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Arizona Bill Would Force Kids To Say Pledge of Allegiance In School

Ryan Ford 5 Dec 2019

In Arizona, Republican Rep. John Fillmore has introduced a bill that would require students to say the Pledge of Allegiance every morning unless excused by a parent, ABC 15 reported.

At present, students are not required to recite the pledge, but schools must provide kids the time to recite it if they wish to.

Governor Doug Ducey told reporters that he supports the idea of students saying the pledge and was not aware that they weren't currently required to do so.

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"I'm a fan of the Pledge of Allegiance," he said, according to AZCentral.com. "I would be hopeful that all of our kids, especially our kids in grade school, would begin each day with the pledge."

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However, Gov. Ducey stopped short of saying he supported the bill.

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"I don't comment on laws as they're traveling through the Legislature," he said. "I just think it's a great idea for kids in grade school to start the day with the pledge."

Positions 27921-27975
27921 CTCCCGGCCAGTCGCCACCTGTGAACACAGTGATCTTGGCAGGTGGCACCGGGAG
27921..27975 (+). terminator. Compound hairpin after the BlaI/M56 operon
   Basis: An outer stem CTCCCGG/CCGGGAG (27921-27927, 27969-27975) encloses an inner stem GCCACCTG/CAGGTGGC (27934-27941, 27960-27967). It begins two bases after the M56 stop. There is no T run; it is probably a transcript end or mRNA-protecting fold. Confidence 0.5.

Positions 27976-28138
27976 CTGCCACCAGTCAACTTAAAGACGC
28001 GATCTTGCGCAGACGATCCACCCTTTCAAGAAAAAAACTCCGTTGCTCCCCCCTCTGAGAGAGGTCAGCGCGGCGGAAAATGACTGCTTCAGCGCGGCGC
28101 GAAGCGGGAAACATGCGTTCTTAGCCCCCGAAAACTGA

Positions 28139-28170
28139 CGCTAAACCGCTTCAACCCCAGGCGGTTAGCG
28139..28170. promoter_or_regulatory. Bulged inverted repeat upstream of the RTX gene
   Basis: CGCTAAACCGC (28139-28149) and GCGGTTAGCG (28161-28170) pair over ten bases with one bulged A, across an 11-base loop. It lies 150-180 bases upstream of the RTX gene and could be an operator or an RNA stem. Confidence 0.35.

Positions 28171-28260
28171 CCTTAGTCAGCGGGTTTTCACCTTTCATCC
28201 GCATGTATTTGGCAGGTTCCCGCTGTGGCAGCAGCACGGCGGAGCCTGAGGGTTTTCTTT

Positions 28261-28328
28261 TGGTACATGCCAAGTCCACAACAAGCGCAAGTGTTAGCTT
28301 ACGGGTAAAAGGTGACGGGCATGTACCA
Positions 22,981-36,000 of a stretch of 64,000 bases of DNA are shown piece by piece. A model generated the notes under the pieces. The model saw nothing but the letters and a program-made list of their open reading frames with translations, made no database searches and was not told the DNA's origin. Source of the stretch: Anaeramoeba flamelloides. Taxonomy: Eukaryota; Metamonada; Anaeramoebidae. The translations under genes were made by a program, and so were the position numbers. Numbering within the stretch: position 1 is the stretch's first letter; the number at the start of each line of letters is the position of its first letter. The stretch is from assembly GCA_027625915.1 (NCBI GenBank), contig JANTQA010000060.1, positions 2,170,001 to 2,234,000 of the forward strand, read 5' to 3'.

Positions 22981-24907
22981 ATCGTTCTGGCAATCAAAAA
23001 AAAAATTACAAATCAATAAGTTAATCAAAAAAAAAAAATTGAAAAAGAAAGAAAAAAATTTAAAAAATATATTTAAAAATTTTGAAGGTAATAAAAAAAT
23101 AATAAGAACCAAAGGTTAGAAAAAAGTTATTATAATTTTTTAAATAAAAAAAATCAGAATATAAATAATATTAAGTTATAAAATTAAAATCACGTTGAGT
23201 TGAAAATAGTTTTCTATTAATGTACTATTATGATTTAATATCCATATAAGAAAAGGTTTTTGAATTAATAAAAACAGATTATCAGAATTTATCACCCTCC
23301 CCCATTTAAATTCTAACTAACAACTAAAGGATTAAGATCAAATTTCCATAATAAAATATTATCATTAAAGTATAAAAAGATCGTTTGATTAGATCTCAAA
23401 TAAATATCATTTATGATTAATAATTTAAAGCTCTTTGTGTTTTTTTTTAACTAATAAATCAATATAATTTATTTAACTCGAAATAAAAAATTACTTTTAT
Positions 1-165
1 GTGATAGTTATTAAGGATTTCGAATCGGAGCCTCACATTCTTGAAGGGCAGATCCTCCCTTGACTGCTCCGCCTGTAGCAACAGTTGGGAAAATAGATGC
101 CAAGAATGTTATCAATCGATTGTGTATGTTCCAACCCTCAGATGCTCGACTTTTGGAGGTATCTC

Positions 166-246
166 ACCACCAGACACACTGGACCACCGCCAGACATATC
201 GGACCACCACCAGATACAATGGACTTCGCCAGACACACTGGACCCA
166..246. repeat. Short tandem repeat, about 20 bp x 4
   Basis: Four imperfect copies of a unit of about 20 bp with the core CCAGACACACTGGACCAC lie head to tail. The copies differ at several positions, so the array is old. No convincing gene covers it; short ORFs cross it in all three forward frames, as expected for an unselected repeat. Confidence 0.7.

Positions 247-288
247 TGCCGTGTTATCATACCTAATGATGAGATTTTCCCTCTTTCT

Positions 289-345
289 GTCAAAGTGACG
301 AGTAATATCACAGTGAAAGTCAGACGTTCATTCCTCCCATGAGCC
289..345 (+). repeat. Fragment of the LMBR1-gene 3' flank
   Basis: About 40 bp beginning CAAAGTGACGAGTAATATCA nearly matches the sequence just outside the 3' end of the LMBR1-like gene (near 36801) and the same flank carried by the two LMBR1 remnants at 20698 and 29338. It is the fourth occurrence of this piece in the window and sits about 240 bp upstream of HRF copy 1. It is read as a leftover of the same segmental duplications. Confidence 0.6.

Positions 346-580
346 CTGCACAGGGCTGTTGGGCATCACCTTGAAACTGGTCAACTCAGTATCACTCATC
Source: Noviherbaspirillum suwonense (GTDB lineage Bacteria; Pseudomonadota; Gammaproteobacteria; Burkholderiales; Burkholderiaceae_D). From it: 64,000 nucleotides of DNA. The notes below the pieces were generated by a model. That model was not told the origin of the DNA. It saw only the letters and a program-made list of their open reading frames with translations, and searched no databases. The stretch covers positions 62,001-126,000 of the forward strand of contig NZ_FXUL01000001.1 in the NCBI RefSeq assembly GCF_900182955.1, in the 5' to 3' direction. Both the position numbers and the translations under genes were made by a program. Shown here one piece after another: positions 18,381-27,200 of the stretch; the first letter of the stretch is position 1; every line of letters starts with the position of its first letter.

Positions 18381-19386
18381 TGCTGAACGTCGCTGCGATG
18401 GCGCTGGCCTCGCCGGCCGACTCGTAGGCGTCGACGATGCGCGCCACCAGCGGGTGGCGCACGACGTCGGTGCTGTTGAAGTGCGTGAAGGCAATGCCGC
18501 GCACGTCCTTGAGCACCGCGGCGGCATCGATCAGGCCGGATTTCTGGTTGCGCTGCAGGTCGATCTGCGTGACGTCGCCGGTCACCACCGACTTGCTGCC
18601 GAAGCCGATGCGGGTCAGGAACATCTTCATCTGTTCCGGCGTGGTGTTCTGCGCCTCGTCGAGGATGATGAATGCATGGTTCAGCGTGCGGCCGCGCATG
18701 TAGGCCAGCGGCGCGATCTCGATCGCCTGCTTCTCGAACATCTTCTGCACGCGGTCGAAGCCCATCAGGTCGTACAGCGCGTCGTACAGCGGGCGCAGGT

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The ACLU opposes Rep. Fillmore's bill, arguing that it's unconstitutional.

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Spokeswoman Marcela Taracena said that compelling students to recite the pledge violates their First Amendment rights and that students should have the right to decide on their own whether they want to say the pledge or not.

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The Supreme Court ruled against requiring the pledge in schools back in 1943.

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Where it gets murkier, however, is whether requiring parental consent to get out of participation is, in effect, forcing kids to recite the pledge.

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A 2008 ruling in a Florida court upheld that state's law allowing an opt-out with parental permission.

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However, a 2004 ruling in Pennsylvania struck down a law that required schools to notify parents if their kids didn't participate in reciting the pledge.

Rep. Fillmore's bill won't be up for consideration until January.

h/t: ABC 15, AZCentral.com

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